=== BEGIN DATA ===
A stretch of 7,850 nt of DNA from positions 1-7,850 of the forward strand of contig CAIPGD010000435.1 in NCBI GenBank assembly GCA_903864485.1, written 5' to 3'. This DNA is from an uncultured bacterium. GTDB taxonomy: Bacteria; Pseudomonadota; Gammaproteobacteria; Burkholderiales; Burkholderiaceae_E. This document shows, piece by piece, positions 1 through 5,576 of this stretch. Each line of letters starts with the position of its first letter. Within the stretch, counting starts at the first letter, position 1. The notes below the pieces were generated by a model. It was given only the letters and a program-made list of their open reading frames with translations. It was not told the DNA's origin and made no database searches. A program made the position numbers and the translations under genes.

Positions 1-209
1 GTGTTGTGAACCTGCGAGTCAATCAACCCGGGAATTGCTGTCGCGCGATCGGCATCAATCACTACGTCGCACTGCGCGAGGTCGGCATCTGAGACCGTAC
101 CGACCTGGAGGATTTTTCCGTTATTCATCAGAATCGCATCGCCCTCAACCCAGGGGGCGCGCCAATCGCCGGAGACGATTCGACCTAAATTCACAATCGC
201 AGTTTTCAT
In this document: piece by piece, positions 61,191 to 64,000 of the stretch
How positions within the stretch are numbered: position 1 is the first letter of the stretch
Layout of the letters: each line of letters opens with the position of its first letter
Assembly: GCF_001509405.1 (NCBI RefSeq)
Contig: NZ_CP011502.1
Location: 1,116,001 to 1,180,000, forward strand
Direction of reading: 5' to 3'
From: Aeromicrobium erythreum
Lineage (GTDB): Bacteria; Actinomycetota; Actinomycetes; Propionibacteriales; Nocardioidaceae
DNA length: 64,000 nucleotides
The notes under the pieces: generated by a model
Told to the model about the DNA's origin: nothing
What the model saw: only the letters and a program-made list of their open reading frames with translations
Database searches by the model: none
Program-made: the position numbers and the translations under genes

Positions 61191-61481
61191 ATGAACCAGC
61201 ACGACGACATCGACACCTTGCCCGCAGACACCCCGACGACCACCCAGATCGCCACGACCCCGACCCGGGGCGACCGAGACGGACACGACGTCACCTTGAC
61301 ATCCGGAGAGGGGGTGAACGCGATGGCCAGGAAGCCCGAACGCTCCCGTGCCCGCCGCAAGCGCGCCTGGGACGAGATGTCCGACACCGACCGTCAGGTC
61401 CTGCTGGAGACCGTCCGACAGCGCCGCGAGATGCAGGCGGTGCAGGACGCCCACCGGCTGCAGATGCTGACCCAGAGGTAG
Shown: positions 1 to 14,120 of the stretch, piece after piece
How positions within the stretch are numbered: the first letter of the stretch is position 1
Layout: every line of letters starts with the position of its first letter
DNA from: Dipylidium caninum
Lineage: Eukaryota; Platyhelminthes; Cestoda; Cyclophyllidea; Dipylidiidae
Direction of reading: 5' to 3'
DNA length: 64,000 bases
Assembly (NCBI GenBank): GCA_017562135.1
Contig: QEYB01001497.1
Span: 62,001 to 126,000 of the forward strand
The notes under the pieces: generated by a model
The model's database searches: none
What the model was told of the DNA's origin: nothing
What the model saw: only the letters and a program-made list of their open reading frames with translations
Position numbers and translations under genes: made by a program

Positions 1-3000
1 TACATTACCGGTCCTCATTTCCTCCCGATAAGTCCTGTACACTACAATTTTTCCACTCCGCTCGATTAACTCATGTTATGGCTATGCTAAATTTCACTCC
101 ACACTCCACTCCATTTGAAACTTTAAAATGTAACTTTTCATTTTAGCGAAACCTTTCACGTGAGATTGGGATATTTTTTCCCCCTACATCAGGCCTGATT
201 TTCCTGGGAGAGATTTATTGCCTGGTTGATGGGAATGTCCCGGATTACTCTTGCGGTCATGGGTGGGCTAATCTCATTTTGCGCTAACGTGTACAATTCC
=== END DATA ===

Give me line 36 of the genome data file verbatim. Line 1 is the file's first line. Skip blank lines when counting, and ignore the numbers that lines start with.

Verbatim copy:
The notes under the pieces: generated by a model